“Don’t get mad, get informed” — Iona Bain’s motto from The Young Money blog is timely to say the least. Millennials like her have had a bad time of it in recent years. The 2008 financial crisis followed by the economic catastrophe of the coronavirus pandemic. Savings rates and home ownership alike have nose-dived. And it’s all disproportionately affected young people in financial terms.
With all that in mind, it seems perfectly reasonable for young people to feel that their only option is to bury their head in the sand. But in her new book Own it! Bain is determined to steer fellow millennials towards financial success.
Through education, empowerment, and myth-busting, she’s taking on the challenges of a generation and, instead, helping them to thrive.
Why have Millennials typically struggled financially?
It’s hard to know how to move forward without knowing a little about where you’re coming from. To help readers gain some context, the book begins by explaining exactly where these challenges have come from.
The financial crisis, for example, was especially disastrous for university and school leavers between 2007 and 2009. These people, the vast majority of them millennials, faced more competition for fewer jobs. The jobs that were available tended to be lower paid than they had been previously.
Those millennials that did manage to start saving some pennies were also let down, as interest rates crashed. Just when things were starting to look up, COVID-19 hit and they were slashed once again to a record low.
Meanwhile, the housing crisis meant that mortgages were much harder to come by for first-time buyers. Prices soared, but house-building reduced drastically, so it became much harder for young people to get onto the property ladder.
Starting with the basics
The book is overwhelmingly in favour of getting young people investing to take control of their future. But it’s careful not to encourage anyone to run before they can walk. Before delving into the what, how, and why of investing, Bain talks readers through the basics of personal finance.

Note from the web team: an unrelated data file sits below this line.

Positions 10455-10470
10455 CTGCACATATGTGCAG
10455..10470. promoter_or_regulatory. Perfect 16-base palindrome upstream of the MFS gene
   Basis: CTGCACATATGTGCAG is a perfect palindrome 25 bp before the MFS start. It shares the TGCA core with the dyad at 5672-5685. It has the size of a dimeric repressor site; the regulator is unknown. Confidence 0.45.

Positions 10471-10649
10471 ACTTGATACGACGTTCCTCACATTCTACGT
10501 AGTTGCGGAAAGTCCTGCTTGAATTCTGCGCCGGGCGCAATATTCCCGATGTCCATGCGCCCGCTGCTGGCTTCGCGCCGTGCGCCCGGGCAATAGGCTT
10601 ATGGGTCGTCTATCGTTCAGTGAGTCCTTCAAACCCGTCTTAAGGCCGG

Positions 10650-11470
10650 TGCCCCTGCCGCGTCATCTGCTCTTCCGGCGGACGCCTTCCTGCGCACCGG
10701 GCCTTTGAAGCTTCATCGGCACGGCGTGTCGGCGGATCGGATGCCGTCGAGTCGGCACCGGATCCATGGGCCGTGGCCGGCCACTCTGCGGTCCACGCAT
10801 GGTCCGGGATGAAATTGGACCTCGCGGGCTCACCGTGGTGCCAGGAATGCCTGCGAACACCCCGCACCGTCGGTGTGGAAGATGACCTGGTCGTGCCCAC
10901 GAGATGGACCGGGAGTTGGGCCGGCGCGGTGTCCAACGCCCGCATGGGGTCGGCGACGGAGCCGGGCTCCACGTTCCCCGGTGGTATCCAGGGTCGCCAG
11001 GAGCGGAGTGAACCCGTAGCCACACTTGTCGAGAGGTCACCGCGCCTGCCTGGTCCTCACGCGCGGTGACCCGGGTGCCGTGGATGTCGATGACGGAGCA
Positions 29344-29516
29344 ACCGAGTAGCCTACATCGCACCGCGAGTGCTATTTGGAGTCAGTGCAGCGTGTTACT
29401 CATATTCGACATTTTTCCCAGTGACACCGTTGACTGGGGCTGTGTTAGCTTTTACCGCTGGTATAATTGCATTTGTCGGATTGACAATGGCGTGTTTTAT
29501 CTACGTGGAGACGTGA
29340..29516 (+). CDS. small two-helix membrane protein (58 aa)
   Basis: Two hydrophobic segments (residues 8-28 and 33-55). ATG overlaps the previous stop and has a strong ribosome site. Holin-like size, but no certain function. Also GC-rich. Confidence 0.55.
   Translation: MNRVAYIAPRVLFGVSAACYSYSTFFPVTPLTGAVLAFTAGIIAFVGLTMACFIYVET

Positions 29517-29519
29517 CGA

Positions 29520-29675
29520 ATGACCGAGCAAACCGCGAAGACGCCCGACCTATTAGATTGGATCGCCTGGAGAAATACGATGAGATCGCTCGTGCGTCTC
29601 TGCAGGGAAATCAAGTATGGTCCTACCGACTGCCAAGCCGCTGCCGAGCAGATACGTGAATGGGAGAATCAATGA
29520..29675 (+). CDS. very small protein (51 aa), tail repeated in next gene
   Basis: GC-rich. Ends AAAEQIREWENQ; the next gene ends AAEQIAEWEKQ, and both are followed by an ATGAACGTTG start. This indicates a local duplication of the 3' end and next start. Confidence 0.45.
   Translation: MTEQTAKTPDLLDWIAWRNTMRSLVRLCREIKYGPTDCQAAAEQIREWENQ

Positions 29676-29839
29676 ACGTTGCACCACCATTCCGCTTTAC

Despite a careful explanation of the pitfalls of saving, readers are advised not to shun this completely. In fact, savings make up an important part of financial security. To begin with, an emergency fund to cover unexpected bills is vital. On top of this, any savings goals within the next 5 years should be in savings rather than investments. This keeps them easily accessible and mitigates the risk of losing money in the natural ebb and flow of investment returns.
Finally, the dreaded P word: pensions. What are they? Is it even worth having one nowadays? And aren’t they just propping up companies I’d rather not give my money to? All questions posed regularly by pension-shy millennials.
In characteristically reassuring style, Bain puts paid to each of these worries and more. It’s definitely worth having a pension, but it’s important to understand which one you’ve got and how to make the most of it.
For those enrolled in a workplace pension, don’t assume this is all done and dusted for you. It’s a great start, but if you can increase your monthly contributions to, say, 12% of your pre-tax earnings, you’ll ensure a much more comfortable retirement for yourself. If your company offers contribution matching as well, it’s a complete no-brainer.
How to start investing
One of the reasons millennials have had a tough ride recently is what Bain terms intra-generational inequality. Essentially, the millennials with access to the Bank of Mum and Dad have it significantly better than those who don’t. Not only is their starting line further forward due to extra funds in the bank, they also know more about how to create wealth.
In the second part of the book, she sets about changing that latter issue. These chapters leave no stone unturned, or rather, no term undefined. From what platforms to use to the truth about Bitcoin, it’s a crash course in investing for the uninitiated.
The key takeaway message from this section takes us back to Bain’s Young Money blog motto: “Get informed”. There is a lot of misinformation out there about investing. In particular, there’s a concerning trend of social media influencers tempting millennials into investing in risky funds. Instead of trying to take a quick and easy route, it’s vital to do your research and fully understand where your money is going. This is the only way you can truly own your financial future.
As Bain so insightfully puts it “You can either plod on, overworked and underpaid, waiting for others to change things for you. Or you can take charge of your money and decide your own destiny. I prefer option 2, don’t you?”
WHAT TO READ NEXT
If you found this article interesting, we think you’ll enjoy these too:
Four financial priorities for young adults
There is such a thing as too much choice
How to protect your pension from scammers
Do you really want to be a landlord?
FIND AN ADVISER
Investors are far more likely to achieve their goals if they use a financial adviser. But really good advisers with an evidence-based investment philosophy are sadly in the minority. If you would like us to put you in touch with one in your area, just click here and send us your email address, and we’ll see if we can help.
© The Evidence-Based Investor MMXXI